In my post last week, I discussed Jesus’ use of hyperbole. This was a literary device that Jesus used on more than one occasion, and one that was fairly common among the Hebrews of the time. Sometimes, today’s readers interpret Jesus’ words according to our own culture rather than His, and we either take His words literally, or we try to explain them in ways that are more palatable to us. One case of hyperbole that I have often heard explained in a way that attempts to soften it, is the case of the camel going through the eye of a needle. (Luke 18:25) Obviously, if we take that literally, it would be impossible, so Jesus must have meant something else, right?
There are two common explanations for the camel/needle expression. One is that is was a scribal error. The word for camel in the original language was very close to the word for rope. Maybe Jesus really said rope, but the scribes got it wrong. That’s very unlikely, because archaeological evidence shows a very high rate of accuracy in subsequent copies of Biblical texts. But even if it were the case, have you ever tried to get a rope through the eye of a needle? I don’t think that would be any more possible.
The second, and probably more common, explanation is that the “eye of the needle” was the name of a narrow gate leading into Jerusalem—one that was only large enough for a pedestrian to go through. Camels, wagons and the like would have to go through the larger gate. There is no evidence that at the time when Jesus said these words, any gates had been referred to in that way. This is evidently a later explanation which means it wouldn’t be impossible, just very difficult, for the rich man to get into heaven. After all, we want to give him a fighting chance, don’t we?
If you look at the context in which Jesus made this shocking statement—and it would have been shocking to his listeners who were convinced that material wealth was a blessing from God—you will see why He said it. He had just had a conversation with a rich young ruler (Luke 18:18-24) who seemed to think that he was blameless and sin-free. He told Jesus that he had kept all the commandments since childhood. The very fact that he had asked about eternal life indicated that he was a Pharisee, and therefore would have been very intent on following the rules. But the Pharisees always seemed to miss the point, and so did this young man. Through the conversation, Jesus pointed out that he was not keeping the commandments as well as he thought he was. The ones that Jesus mentioned were all commandments that refer to our relationship with others, ones that could be summed up as “love your neighbour”. But this rich young man was not willing to give up his wealth to help the poor, and he was not willing to give it up to follow Jesus either, thereby also breaking the first commandment: Thou shalt have no other gods before me. (Exodus 20:3) You cannot serve both God and money. (Matthew 6:24) Again, we have to make a choice.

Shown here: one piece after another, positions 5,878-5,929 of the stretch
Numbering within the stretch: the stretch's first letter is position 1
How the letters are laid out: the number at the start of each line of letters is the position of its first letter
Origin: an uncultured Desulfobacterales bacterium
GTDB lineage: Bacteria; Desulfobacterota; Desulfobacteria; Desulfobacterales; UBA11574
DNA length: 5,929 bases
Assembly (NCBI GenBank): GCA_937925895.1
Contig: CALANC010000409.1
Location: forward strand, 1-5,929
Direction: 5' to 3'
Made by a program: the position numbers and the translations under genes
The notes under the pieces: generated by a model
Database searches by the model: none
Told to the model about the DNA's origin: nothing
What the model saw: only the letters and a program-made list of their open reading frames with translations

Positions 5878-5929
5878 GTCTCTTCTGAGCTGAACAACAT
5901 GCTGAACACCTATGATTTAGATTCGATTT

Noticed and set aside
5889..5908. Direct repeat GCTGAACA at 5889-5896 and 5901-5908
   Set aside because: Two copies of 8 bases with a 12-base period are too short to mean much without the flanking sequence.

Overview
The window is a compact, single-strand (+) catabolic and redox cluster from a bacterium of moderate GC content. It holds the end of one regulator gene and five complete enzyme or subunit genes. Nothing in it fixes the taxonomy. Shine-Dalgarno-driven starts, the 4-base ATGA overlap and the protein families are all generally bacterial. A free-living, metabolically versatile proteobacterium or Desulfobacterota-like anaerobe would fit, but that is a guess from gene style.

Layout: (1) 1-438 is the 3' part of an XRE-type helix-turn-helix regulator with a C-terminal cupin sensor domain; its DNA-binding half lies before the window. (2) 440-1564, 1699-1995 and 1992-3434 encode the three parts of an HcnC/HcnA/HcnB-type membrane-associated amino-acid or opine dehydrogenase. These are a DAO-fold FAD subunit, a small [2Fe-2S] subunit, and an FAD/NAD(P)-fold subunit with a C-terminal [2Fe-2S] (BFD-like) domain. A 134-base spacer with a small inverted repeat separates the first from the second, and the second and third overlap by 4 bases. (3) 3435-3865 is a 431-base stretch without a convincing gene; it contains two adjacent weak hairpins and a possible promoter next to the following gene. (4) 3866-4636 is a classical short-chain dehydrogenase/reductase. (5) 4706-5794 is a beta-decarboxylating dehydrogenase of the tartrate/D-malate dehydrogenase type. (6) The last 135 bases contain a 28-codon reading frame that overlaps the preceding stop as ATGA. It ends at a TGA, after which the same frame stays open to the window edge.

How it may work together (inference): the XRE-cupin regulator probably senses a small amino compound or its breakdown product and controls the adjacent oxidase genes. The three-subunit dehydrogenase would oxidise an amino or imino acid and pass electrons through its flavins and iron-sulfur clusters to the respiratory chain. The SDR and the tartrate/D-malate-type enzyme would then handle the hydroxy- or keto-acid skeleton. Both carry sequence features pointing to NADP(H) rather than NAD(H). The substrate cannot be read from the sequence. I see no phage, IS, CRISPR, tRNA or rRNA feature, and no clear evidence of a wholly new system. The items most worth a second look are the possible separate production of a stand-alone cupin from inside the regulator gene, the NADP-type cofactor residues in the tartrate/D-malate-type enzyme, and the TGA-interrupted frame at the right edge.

It is just as difficult for a poor man to enter the Kingdom of God if he tries to do it in his own strength or by his own means. The difference is that the poor don’t have quite so much to lose by giving up everything for Jesus, so they are more likely to be willing. A rich man has something else to depend on, a competing offer that he may find more appealing. In either case, it is only by the grace of God that we can be granted eternal life. (Ephesians 2:8-9) In the very next chapter of Luke, wealthy Zacchaeus chose Jesus over his riches. He promised to give half of his possessions to the poor and repay anyone he had cheated four times what he had taken. Jesus rewarded him with eternal salvation. (Luke 19:8-10) What is impossible for us, is possible for God. (Luke 18:27) That was the whole point of the camel and the needle. It was impossible. Except for God.
One more thought on the needle. In the parallel passages in Matthew and Mark, the Greek word that is translated needle represents a sewing needle. Doctor Luke uses a physician’s term that represents the needle that is used for stitching up wounds.